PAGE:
Latin America and the Caribbean
The expansion of consumer credits has been one of the most wide-ranging transformations in the last 20 years in Chile. One can argue that Chile has gone through its own process of ‘financialization’ and that this has taken a very specific and domestic character. Of course, this is not the only country where consumer credits, and particularly, credit cards, have seen a significant growth. However, recent trends in the Chilean case show an important particularity: the access to consumer credits has neither been driven by banks nor by other traditional financial institutions but mainly by retailers such as supermarkets and department stores. In today’s Chile, retail credit cards are not merely used to purchase goods in the issuers’ stores, but also increasingly as revolving credits cards that are usable in an expanding network of places (including airline tickets, private hospitals, pharmacies, and, certainly, other stores). In a developing country where a large proportion of the population has not traditionally been considered by banks as potential customers, chain retailers are becoming the main access to finance.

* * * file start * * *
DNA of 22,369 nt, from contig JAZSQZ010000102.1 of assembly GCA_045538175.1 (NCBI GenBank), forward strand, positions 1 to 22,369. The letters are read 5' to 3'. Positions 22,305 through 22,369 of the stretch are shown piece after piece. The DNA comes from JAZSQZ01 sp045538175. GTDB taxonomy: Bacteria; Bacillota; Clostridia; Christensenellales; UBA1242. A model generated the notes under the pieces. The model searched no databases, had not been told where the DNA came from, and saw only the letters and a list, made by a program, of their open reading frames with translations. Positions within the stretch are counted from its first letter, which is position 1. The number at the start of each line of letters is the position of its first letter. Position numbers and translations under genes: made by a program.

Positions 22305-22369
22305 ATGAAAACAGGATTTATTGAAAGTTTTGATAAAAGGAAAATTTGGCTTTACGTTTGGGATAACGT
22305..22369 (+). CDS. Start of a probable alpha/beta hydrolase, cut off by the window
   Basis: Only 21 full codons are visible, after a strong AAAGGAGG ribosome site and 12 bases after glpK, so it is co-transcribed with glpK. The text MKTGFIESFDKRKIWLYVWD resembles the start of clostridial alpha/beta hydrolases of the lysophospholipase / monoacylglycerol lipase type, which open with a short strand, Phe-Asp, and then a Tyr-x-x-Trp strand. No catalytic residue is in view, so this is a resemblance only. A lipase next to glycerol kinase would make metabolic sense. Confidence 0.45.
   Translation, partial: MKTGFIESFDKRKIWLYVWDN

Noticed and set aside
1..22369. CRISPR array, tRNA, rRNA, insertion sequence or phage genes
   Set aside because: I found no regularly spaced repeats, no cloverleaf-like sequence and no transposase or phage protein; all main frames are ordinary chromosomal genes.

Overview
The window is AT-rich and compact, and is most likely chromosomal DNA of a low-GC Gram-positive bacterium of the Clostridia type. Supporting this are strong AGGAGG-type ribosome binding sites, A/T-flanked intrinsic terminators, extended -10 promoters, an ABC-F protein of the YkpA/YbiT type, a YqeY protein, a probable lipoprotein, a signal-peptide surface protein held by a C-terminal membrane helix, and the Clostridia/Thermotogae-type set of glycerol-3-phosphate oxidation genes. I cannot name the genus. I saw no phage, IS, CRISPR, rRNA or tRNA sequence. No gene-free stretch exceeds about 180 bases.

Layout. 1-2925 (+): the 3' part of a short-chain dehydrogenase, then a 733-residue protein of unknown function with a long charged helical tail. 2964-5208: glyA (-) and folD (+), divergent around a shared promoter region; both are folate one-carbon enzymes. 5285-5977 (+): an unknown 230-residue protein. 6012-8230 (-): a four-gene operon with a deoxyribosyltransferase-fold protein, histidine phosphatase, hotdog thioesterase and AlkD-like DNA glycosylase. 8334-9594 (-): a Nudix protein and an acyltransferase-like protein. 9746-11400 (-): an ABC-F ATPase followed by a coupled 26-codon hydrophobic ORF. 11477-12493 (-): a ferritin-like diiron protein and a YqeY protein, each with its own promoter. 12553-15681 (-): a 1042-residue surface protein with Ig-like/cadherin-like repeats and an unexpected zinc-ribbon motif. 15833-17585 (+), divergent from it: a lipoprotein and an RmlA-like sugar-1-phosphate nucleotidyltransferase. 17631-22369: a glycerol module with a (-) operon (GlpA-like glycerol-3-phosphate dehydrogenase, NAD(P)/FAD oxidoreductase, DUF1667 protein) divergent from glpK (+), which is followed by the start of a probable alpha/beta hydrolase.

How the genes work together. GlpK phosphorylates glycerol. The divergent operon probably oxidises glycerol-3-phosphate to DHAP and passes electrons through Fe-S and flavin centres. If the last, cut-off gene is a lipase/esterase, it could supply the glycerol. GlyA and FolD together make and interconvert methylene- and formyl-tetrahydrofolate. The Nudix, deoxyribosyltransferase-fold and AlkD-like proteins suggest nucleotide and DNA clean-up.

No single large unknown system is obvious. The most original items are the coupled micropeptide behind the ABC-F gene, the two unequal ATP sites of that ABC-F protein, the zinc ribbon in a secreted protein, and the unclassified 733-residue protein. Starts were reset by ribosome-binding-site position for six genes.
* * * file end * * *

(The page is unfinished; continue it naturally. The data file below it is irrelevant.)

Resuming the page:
The expansion of consumer credits in Chile has recently been the focus of many of the main discussions in social research in Chile. However, little attention has been paid by academic research to credit practices itself. A central issue that has not been studied yet is the consequences of the expansion of retail credit cards to areas of the population and city previously excluded from formal finance services. This research aims at starting to fill this gap.
José Ossandón Valdes, Tomás Ariztía, Macarena Barros, Filipe Gonzalez
About the Researcher(s)
Synopsis of Research Results
1. Link to José Ossandón, Tomás Ariztía, Macarena Barros, and Camila Peralta's "The Financial Ecologies and Circuits of Commerce of Retail Credit Cards in Santiago de Chile".
2. Link to José Ossandón's working paper “My Story Has No Strings Attached”: Credit Cards, Market Devices, and a Stone Guest.